WealthTech platform architecture pattern

  • Presentation tier, which consists of Web and mobile applications that enable clients to access the platform.IT produces visualization and UI elements and controls access to the system services.
  • Analytics and services tier, which is required for event processing, computing, and portfolio management according to the platform’s predictive algorithms.
  • Third-party systems API tier, which enables data exchange with aggregators, broker systems, etc.
  • Data transformation tier, which normalizes the data collected from various sources into a single format appropriate to the platform data requirements.
  • Data tier, which stores normalized and segmented data that may be used for analytics and governance.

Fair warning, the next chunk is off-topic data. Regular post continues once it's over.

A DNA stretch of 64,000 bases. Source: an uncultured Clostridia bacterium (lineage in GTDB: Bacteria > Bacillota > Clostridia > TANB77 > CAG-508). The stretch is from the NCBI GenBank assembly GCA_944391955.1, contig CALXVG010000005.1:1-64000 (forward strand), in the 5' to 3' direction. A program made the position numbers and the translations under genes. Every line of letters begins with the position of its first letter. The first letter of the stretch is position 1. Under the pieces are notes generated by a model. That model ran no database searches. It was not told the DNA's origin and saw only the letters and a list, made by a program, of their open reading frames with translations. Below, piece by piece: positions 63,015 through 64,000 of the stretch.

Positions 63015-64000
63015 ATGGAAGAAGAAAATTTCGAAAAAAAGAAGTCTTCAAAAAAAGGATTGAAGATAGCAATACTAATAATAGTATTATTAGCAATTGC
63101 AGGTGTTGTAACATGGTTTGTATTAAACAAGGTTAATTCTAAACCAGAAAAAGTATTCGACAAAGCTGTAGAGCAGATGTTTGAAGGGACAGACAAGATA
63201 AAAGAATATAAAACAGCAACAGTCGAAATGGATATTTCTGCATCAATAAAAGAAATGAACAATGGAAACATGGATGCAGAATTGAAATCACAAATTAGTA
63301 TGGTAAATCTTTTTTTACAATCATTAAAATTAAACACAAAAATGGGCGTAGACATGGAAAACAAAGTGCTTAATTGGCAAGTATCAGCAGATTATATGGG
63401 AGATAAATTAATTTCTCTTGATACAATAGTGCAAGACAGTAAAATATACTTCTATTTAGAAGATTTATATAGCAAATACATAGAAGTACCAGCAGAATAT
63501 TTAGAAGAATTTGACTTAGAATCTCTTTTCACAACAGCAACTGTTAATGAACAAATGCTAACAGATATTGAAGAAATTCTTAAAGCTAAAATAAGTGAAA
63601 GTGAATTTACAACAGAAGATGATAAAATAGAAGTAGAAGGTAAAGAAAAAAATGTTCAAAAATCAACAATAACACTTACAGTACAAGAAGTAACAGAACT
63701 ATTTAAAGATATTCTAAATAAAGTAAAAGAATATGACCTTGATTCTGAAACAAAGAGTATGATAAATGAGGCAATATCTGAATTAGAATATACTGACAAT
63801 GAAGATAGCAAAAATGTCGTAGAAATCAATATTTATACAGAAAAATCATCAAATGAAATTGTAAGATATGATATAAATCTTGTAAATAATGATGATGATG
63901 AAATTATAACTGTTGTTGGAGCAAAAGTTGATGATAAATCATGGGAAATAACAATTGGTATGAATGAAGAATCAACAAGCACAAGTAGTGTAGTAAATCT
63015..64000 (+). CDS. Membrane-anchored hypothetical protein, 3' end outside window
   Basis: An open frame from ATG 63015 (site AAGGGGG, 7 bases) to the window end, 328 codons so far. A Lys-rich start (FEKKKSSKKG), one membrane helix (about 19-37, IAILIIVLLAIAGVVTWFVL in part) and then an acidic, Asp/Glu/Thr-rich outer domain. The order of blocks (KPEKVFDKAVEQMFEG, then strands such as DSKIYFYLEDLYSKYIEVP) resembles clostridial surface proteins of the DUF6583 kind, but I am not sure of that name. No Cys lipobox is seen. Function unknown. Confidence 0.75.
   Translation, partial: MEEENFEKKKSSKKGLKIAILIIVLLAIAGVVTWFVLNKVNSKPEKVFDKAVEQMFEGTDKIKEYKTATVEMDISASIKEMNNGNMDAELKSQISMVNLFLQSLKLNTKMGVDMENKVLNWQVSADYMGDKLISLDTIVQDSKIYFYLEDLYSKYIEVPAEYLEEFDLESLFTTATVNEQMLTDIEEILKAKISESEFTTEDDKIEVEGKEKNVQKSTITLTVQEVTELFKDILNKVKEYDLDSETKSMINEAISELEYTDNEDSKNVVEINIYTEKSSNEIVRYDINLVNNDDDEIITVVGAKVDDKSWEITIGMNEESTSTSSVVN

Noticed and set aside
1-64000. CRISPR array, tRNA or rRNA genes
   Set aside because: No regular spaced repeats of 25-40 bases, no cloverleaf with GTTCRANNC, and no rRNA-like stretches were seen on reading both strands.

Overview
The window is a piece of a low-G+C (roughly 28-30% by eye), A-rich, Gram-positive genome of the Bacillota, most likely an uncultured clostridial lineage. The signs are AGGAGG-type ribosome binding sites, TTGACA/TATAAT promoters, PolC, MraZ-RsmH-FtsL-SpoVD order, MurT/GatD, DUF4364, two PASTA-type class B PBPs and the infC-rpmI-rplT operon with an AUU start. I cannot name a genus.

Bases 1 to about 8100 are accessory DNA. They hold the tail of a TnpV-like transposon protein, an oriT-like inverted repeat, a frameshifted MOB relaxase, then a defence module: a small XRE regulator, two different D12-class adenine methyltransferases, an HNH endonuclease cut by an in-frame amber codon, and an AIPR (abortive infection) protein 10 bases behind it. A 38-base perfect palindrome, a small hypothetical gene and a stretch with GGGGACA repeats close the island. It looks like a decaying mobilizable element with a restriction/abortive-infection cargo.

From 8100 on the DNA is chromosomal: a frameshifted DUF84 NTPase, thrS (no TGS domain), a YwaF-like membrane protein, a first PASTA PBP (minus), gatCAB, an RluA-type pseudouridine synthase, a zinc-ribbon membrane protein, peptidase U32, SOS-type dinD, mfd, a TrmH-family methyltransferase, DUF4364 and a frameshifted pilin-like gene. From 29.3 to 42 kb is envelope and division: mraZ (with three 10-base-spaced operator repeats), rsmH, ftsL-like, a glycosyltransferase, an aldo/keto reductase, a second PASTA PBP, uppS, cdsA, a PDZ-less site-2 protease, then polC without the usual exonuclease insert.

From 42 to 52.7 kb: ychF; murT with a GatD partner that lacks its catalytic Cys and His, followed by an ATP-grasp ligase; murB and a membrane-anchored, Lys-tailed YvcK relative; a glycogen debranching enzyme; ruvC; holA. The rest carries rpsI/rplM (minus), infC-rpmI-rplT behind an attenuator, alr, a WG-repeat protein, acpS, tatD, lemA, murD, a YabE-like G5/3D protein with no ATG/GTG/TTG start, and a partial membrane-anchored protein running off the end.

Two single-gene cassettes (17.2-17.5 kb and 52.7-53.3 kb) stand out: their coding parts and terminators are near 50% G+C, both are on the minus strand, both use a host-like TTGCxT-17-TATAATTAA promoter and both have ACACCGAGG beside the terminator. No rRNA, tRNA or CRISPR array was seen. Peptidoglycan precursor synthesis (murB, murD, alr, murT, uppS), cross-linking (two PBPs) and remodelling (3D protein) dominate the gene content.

Depending on additional features, the robo-advisor platform may contain more tiers, although services providing extra functionality may be included in the analytics and services tier.

Under the hood

Now, let’s have a look at the best technologies for each tier.

The presentation tier should provide a consistent user experience across all channels (mobile, Web, etc.) for platform users—i.e., clients and custodians. Creating applications involves using GUI, Web-based technologies (HTML, JavaScript), and mobile apps. To create the presentation tier, Bootstrap, AngularJS, React, Vue.js and jQuery are most often used.

This tier should also be able to create visual reports and visual analysis. Visual reports use charts and graphics that give platform users visual snapshots of their portfolio performance based on predefined metrics. Visual analysis provides results of statistical and predictive analysis that have been performed in the analytics tier.